Mr. Einar Dadason also addressed violence against children, saying that it remained one of the State’s greatest challenges. A special plan on the prevention of sexual and gender-based violence and harassment against children had been adopted in 2020. The State had also increased emphasis on providing victims of violence with the necessary support and access to child friendly information. A special awareness campaign on violence against children had been launched.
The delegation added that during the COVID-19 pandemic, violence against children had increased. In response, a special committee had been established that created new digital platforms for reporting violence and ran campaigns discouraging domestic violence. Informative videos had been created in various languages to reach all groups in the society. A plan to combat violence against women and children had been established, and a working group on implementing the plan had been launched.
On waiting lists for mental health treatment, the delegation said that there had been a surge in the need for mental health care during the COVID-19 pandemic. Efforts were being made to improve mental health services and decrease waiting time. Iceland had invested 540 million Icelandic crowns to improve mental care in 2020, and an additional 600 million had been invested in 2021. Mental health care services in upper secondary schools had been improved as a result of this funding. A new council focused on staffing and recruiting in health care had been established. A better overview of waiting lists was required to determine why children were on these lists and provide alternative measures for these children.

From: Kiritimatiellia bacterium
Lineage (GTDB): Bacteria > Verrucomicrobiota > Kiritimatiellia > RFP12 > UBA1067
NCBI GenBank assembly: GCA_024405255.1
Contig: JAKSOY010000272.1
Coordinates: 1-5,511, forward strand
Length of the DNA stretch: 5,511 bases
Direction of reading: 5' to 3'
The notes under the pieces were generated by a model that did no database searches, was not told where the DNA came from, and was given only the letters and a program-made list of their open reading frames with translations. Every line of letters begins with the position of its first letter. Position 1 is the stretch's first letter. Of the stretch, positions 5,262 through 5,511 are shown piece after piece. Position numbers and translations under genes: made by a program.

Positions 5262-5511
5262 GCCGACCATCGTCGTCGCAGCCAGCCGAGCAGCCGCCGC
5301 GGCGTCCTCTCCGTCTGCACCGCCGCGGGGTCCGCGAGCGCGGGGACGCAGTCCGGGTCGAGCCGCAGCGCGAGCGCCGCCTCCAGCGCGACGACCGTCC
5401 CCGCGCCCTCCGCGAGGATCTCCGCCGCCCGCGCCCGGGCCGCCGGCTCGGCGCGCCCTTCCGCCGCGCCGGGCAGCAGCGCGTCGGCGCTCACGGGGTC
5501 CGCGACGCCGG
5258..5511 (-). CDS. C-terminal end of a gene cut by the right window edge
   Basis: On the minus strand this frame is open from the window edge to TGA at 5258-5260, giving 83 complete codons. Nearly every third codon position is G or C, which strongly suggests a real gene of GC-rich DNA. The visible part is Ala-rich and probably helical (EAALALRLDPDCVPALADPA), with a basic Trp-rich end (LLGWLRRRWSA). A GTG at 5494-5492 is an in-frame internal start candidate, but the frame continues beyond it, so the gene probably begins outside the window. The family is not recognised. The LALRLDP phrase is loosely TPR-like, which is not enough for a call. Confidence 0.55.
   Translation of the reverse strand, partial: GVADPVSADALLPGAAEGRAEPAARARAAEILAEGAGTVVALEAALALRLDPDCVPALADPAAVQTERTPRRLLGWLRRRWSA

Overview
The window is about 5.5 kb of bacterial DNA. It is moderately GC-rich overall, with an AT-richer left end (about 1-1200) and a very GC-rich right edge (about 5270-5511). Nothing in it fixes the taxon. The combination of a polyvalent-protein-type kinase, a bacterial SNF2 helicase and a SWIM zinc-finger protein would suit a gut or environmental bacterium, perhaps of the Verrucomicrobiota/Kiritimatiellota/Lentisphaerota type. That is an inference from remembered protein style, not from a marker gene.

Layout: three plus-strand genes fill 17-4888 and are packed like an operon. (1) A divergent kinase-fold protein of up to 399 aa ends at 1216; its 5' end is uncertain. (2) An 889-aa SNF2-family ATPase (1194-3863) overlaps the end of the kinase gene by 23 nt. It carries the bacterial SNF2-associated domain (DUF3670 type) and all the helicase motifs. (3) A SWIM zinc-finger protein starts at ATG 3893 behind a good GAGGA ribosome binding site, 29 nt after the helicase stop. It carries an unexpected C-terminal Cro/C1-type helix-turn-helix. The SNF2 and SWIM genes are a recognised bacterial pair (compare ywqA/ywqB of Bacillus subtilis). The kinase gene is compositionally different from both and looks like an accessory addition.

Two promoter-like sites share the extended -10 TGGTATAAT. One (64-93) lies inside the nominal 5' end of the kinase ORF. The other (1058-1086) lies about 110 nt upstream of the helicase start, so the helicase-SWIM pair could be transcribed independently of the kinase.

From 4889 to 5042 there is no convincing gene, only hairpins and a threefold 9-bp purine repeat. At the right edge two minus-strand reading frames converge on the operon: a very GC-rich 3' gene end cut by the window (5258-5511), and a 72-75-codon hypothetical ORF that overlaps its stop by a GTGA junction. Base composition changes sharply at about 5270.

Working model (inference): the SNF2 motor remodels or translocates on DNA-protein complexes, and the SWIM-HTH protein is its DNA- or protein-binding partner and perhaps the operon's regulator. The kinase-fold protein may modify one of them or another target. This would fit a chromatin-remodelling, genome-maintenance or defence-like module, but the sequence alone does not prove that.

In closing remarks, Luis Pedernera Reyna, Committee Expert and Coordinator of the Task Force on Iceland, said that the Committee would work hard to develop a set of recommendations to strengthen Iceland’s adherence to the Convention. Children needed to be informed about these recommendations. If children were informed about their rights, democracy and society in Iceland would benefit.